The posters were calling for a system of oppression [Western Civilisation] to perpetuate. We’re constantly pushing against white-centric voices just to be heard... If you look at our governing council at the University of Toronto, you’ll mostly see older white men. Their voice is being heard enough.
UofT’s Student paper quoted Khan as saying that a white students’ union is an “inherently racist concept”:
“In Toronto, racism doesn’t only just look like overt name-calling, harassment, and discrimination. What racialized folks often have to further navigate through are the subtle expressions of racism, dominance and white supremacy that we encounter on a daily basis.”
Khan added that, at U of T, it is predominantly white people who occupy positions of authority and that conversations about the ramifications of this power structure need to be held accountable.
“[This power structure] thrives off of upholding practises of white culture, while isolating students who choose to resist conforming to standards and practices of performative whiteness,” she said.
“[This] conversation of subtle racism, dominance and white supremacy is incredibly necessary at the very least.”
CanIndia quoted a Toronto student who regurgitated the lessons of her professors:
Putting up white student union posters is just a way to remind white people about their supremacy or dominance over other ethnic groups.
The Huffington Post wrote:
"Racism is what Canada and America were intrinsically built on. But, perhaps the only hilarious thing about the existence of racism is the fact that the people who created it and who benefit from it the most, want to convince us all that they are truly the biggest victims in a society that systemized their supremacy, coddles their fragility and enforces their privilege.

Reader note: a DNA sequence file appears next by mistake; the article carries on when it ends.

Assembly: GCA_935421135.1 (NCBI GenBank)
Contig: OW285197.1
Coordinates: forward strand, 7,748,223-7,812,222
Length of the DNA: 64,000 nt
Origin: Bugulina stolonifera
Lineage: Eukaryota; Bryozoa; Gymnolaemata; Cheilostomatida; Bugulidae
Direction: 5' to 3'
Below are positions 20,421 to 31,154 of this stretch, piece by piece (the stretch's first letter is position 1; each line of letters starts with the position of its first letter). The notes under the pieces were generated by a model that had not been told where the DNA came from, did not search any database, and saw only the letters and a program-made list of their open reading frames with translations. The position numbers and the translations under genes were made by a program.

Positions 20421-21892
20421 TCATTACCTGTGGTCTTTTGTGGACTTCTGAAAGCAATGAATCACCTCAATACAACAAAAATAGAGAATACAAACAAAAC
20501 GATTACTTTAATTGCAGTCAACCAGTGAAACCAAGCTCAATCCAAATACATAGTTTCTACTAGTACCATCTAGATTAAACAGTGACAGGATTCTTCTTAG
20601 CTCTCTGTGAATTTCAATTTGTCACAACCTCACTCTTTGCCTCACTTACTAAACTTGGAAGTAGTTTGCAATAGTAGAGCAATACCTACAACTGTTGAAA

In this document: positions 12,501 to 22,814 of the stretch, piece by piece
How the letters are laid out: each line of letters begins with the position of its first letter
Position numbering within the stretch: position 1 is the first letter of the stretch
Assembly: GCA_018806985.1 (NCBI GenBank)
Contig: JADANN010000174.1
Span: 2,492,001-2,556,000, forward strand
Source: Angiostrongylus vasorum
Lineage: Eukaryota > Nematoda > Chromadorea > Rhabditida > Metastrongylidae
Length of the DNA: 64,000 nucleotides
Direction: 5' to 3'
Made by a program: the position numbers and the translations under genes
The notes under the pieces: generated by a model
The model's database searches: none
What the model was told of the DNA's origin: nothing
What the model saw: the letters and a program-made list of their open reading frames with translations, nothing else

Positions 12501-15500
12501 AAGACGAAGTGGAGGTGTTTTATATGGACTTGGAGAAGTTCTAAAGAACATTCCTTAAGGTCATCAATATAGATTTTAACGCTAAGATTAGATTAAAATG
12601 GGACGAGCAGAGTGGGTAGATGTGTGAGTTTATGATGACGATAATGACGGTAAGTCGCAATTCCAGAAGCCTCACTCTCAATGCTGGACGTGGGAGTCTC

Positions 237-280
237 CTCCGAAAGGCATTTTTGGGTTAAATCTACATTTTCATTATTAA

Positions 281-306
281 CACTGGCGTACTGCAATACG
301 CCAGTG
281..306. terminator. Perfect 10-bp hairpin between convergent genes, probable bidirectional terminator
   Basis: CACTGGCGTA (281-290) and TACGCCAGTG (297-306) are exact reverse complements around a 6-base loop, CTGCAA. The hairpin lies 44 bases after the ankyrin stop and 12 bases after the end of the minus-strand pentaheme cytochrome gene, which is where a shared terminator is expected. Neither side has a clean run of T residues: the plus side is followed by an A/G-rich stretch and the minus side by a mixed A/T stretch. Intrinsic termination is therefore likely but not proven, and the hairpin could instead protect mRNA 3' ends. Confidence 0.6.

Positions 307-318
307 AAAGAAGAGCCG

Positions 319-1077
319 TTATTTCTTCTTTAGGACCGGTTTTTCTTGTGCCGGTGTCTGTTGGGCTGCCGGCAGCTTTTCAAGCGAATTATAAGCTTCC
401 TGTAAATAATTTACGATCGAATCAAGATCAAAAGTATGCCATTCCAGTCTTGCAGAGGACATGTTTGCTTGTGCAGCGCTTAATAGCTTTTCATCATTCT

It has become en vogue for prejudiced white people to embrace persecution, even when whiteness thoroughly permeates every aspect of our society.
The Gateway Online wrote:
For those of us who believe in social equity, the real challenge is in spotting the subtle, mundane expressions of white supremacy and dominance that are all around us.
In fact, I would go as far as to call it an indisputable historical fact that Western civilization is built on a foundation of slavery and exploitation.
Our organization is called Students for Western Civilisation, but the Gateway’s Kassidy Auld mockingly referred to us as “Students for White Supremacy,” because, of course, in the environment in which she was indoctrinated, they are one and the same thing.
The response that we received was entirely what we expected. Indeed, our organization was founded because of our awareness that such enmity towards white/European peoples exists and because genuine discussion of this fact is so heavily oppressed. The response from the media and the universities only further underscores the assumptions upon which our organization stands, and therefore, vindicates our existence.
Students for Western Civilisation will continue to challenge the abuse of our university system by those who see it as a platform to incite hatred towards European Canadians and we will continue to give a voice to a perspective which, though it represents the majority of Canadians, is heavily oppressed and silenced by a dogmatic minority that fears free speech and open debate.